Thursday is National Heatstroke Prevention Day, so here is a little fact for your awareness: In the past 20 years more than 670 U.S. children have died of heatstroke in hot cars. To date this year KidsAndCars.org has recorded 18 such fatalities, including the death last week of a 10-month-old girl in Wichita, Kansas, who was unknowingly left in a vehicle on a 90-degree day.

Our national advocacy nonprofit works year-round to educate parents and caregivers about these dangers, including a nationwide “Look before you lock” program. But education is not enough when all it takes is a simple change in a daily routine to cause a parent to drive past their childcare center and forget their child in the back seat. Current state laws require putting your baby in a rear-facing child safety seat, which has saved the lives of thousands of children in car crashes. An unintended consequence of this shift is that when out of sight, quiet little unobtrusive passengers can slip out of mind.

How can we prevent this failure of memory? The auto industry obviously recognizes that we’re human and our memories often fail us: our cars are able to warn us if we leave our headlights on, our keys are in the ignition, a door is open, we’re low on fuel, if our seatbelt isn’t buckled… If we can monitor our headlights or gas levels, we should be able to get a signal that a child has been forgotten.

Some of the technology options currently on the market include car seat monitors and alert systems, key fobs connected to car seats that sound a reminder and weight-sensitive mats. One system activates when the driver has opened the back door to strap in the car seat, and then sounds a reminder chime when the driver leaves the vehicle. Mobile apps have hit the market, such as Cars-n-Kids Carseat Monitor, which connects with the carseat via a sensor, or the Amber Alert GPS, which tracks your child in or out of the car.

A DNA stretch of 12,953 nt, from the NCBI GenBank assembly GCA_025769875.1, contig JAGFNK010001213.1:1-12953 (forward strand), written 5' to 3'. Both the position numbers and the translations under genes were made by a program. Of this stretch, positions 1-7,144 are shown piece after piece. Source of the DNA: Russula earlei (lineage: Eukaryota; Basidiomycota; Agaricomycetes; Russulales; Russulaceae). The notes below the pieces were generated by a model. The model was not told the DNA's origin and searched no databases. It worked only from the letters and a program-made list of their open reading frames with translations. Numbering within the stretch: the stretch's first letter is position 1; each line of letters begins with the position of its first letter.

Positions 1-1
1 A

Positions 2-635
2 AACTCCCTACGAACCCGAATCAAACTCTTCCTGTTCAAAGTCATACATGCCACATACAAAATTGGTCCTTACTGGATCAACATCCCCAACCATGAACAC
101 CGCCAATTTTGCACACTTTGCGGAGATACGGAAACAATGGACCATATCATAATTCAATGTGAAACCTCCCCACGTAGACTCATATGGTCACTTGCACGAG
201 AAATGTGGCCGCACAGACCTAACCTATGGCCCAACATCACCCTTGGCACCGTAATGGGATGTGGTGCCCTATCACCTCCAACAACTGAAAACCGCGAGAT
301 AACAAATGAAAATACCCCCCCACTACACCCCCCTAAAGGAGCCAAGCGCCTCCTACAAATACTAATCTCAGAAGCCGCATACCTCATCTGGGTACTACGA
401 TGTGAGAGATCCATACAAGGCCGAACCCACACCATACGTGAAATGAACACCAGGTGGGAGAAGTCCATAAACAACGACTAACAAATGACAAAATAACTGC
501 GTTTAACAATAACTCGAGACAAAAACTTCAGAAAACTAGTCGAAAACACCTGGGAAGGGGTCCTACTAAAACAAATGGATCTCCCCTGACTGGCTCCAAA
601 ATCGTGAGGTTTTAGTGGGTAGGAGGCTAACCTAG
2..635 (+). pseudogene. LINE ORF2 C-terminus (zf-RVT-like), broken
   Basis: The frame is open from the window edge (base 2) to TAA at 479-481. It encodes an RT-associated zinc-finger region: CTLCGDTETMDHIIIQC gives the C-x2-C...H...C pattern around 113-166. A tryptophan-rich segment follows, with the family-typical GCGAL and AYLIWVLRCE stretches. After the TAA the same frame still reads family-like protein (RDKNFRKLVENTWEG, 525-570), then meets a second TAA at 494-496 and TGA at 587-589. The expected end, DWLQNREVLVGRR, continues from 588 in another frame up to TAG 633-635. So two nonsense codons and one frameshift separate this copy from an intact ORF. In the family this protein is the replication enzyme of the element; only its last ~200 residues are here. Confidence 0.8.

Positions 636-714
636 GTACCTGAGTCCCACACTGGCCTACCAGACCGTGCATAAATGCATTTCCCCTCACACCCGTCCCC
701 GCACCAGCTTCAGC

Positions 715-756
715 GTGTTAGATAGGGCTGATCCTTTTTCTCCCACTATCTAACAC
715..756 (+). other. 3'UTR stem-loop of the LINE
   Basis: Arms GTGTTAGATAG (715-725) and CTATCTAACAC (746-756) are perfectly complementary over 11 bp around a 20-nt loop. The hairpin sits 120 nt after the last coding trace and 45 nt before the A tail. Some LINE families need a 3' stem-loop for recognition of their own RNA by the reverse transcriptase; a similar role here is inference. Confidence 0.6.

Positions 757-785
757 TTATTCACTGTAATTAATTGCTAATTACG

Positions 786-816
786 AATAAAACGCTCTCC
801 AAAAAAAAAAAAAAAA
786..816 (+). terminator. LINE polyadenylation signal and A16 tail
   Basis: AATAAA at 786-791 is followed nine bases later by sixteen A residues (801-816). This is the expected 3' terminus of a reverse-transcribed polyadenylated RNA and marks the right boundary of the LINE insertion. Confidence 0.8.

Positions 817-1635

These after-market systems may be useful reminders to some people, but they have not all been tested, and they are not the failsafe solution we need in every vehicle. Furthermore, a 2012 study on “Evaluation of Reminder Technology” sponsored by the National Highway Traffic Safety Administration and conducted by the Children’s Hospital of Philadelphia found that a few of these systems were not always reliable.

Safety is something every family deserves. It shouldn’t be optional, like 4WD or leather seats. And it shouldn’t be political. The federal government and automakers along with safety advocates have the ability to solve this problem.